|Journal of the Network of African Countries on Local Building Materials and Technologies - Volume 3, Number 1 (HABITAT, 1994, 44 p.)|
The General Assembly of the United Nations, at its forty-seventh session in 1992, decided to convene the Second United Nations Conference on Human Settlements (Habitat II) to be held in 1996, twenty years after the first Conference on Human Settlements was held in Vancouver, Canada. The Conference, while addressing critical human settlements issues and problems, will initiate world-wide action to improve shelter and the living environment, especially for low-income, poor and marginalized groups.
This issue is being devoted to the Habitat II Conference in order to familiarize readers of this Journal with the Conference and its preparatory process at national and regional levels. Efforts have been made to include some information on this event, including the need for the Conference, its substantive themes and the preparatory process. Summary findings of an African Expert-Group Meeting on Effective Participation of the African Region in the Preparatory Process of Habitat II held in Nairobi, in February 1994, is also included. The findings of the meeting address critical issues in the African region such as shelter, disaster preparedness, poverty and the environment, and proposes a set of action plans at local, national and regional levels which are relevant to the construction sector.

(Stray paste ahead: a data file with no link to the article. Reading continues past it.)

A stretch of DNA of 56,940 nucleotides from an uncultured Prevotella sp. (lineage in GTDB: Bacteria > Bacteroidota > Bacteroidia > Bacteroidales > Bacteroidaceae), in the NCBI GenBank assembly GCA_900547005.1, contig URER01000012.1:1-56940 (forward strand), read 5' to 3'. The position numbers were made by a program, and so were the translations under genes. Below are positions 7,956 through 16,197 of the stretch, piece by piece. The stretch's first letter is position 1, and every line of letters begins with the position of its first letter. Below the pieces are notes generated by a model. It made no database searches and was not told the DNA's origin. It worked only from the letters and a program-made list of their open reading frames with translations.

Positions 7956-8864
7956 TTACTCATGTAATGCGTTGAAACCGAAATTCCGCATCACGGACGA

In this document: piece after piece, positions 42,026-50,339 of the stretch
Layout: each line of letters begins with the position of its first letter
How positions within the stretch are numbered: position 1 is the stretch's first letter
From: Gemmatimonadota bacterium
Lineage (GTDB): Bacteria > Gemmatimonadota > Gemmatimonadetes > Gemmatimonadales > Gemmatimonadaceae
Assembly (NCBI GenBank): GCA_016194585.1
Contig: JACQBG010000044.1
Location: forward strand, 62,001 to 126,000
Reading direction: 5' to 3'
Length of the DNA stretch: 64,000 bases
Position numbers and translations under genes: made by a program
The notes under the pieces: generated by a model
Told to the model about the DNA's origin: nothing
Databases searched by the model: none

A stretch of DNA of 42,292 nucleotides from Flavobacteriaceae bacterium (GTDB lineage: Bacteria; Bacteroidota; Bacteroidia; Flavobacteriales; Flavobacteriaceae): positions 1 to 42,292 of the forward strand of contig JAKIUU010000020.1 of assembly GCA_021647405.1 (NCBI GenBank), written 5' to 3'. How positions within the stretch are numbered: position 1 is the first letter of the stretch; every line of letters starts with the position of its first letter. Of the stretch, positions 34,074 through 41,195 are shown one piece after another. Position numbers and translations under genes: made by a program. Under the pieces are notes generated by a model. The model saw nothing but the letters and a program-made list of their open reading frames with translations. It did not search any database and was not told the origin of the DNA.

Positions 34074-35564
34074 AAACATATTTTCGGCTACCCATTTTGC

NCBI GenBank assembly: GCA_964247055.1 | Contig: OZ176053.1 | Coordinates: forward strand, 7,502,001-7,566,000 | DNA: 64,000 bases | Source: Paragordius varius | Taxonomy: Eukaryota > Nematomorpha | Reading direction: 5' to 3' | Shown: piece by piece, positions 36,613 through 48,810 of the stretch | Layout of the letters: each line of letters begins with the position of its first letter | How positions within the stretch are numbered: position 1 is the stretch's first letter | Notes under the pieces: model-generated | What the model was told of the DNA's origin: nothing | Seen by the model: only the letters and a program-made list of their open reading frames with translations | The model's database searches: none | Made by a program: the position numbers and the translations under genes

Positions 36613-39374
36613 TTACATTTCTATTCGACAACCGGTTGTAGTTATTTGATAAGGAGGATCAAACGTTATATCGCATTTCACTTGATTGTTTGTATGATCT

Recognizing the importance of the construction sector activities in achieving the goals of adequate shelter for all, a special article has been included focusing on the opportunity the Habitat II preparatory process provides, to address with renewed vigour the construction sector needs of the African region. The article highlights the key constraints affecting the development of the construction sector in the region and proposes a number of measures and policy options on how these constraints could be overcome.
As in previous issues, readers will also find selected technical articles on research findings and technologies related to building materials. This issue focuses on the use of industrial wastes in the production of low-cost building materials.
I hope that readers will find this publication both useful and interesting and that it will serve to stimulate and encourage not only the professional community but all other actors on the housing scene to contribute to the Habitat II Conference and its preparatory activities.
Dr. Wally NDow
United Nations Centre for Human Settlements (Habitat)